Here are some of the latest health and medical news developments, compiled by the editors of HealthDay:
Diabetes Top Reason For Vietnam Vets' Health Claims
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Diabetes is the leading cause of Vietnam veterans' health compensation claims, according to U.S. government documents.
They show that about 270,000 of the one million Vietnam vets receiving disability checks are getting compensation for diabetes, according to the Associated Press, which obtained Department of Veterans Affairs records through the Freedom of Information Act.
The number of vets being compensated for diabetes is greater than for any other condition, including general wounds, hearing loss or post-traumatic stress disorder.
Worries about the effects of the defoliant Agent Orange are the reason why so many Vietnam veterans are being compensated for diabetes, even though decades of research have failed to find any firm link between Agent Orange and diabetes, the AP reported.
The VA also pays compensation for a number of other common age-related ailments with a possible link to Agent Orange. And the VA said this week that it plans to add Parkinson's disease, heart disease and certain types of leukemia to the list of health problems that might be associated with Agent Orange.
Restaurant Portions Too Large: Study
Americans who eat at chain restaurants often get super-sized portions even if they order a single entree or regular-sized meal, finds a new study.
Researchers at the Center for Science in the Public Interest examined the size of menu items at a number of fast food restaurants and other popular food outlets and found that many hamburgers, steaks, bagels and pasta entrees are at least two times larger than the federal government's definition of a serving, USA Today reported.
"The super-sized portions are super-sizing our bodies," said Bonnie Liebman, the nutrition director at the Washington, D.C.-based consumer group. "With two-thirds of adults and one-third of kids obese or overweight, you'd think restaurants would shrink their portion sizes, but they haven't."
"Eating half of what the restaurant serves is often just about right. Half is the new whole," Liebman advised, USA Today reported.
The study appears in the September issue of Nutrition Action HealthLetter.
Support For Health Care Law Declines: Poll
Support for the new U.S. health reform law fell from 50% in July to 43% now, according to the August Kaiser Family Foundation's Health Tracking Poll.
About 45% of respondents in the latest poll said they have an unfavorable view of the new law.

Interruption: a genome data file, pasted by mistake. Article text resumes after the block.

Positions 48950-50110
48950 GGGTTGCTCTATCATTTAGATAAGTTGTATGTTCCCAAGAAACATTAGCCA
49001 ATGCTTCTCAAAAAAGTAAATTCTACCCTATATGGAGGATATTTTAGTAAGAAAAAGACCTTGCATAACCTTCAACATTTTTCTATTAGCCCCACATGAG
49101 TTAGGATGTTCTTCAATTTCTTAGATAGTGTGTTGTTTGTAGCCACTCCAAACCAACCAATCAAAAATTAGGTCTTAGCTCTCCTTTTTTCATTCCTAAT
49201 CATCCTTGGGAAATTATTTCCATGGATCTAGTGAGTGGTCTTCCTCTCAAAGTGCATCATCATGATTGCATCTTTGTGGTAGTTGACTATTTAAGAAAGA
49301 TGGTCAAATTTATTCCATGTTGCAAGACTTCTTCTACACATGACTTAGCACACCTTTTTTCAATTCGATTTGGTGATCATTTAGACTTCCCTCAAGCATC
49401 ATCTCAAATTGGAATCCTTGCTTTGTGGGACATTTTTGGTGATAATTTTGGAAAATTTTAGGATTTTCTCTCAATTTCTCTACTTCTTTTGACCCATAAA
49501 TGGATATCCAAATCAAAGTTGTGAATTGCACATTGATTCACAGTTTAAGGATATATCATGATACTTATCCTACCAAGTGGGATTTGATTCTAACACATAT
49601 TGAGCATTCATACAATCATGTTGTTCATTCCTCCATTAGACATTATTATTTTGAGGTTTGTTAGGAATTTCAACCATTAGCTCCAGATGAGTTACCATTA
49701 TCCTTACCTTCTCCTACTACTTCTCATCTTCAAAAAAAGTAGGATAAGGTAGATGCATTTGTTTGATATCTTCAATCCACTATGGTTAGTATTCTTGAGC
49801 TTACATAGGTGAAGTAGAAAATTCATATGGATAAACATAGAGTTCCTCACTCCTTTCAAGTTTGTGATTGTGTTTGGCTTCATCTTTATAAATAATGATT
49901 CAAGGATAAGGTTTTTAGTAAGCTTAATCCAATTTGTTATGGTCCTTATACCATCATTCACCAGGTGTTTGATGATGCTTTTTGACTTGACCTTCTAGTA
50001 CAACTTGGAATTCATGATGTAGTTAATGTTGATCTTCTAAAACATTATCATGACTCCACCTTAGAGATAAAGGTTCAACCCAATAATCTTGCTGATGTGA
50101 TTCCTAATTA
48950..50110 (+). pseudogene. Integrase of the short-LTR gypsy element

The new figures show a return to the even split in opinion last seen in May before a slight increase in support during June and July.
The latest poll found that 29% of respondents believe that they and their families will be better off under the new law, compared with 32% in July and 28% in June. Thirty percent said they expect to be worse off (29% July, 28% June), and 36% believe the new health law won't make much difference (33% July, 39% June).
Currently, 39% believe the new law will benefit the nation and 37% say it will have a negative effect, compared with 43% vs. 35% in July and 42% vs. 32% in June.
Ground Beef Recalled Due to E. coli: USDA
Concerns about possible E. coli contamination have led to the recall of about 8,500 pounds of ground beef distributed by Pennsylvania-based Cargill Meat Solutions, says the U.S. Department of Agriculture.
The USDA's Food Safety and Inspection Service said that three instances of illness in New York and Maine have been linked to the recalled ground beef, the Washington Post reported.
The beef was shipped in in cases of 14-pound packages to distribution centers in Connecticut and Maryland for further distribution in smaller packages for consumers sales under different retail brand names, said the service.
Officials said the recalled ground beef has a product code of W69032 and carries the establishment number EST. 9400 inside the USDA mark of inspection. The ground beef was produced on June 11 and comes in packages with a use-by/freeze-by date of July 1, the Post reported.
The ground beef should be eaten only if it has been cooked to 160 degrees Fahrenheit, the Food Safety and Inspection Service advised. The only way to confirm that temperature is to use a food thermometer that measures internal temperature.
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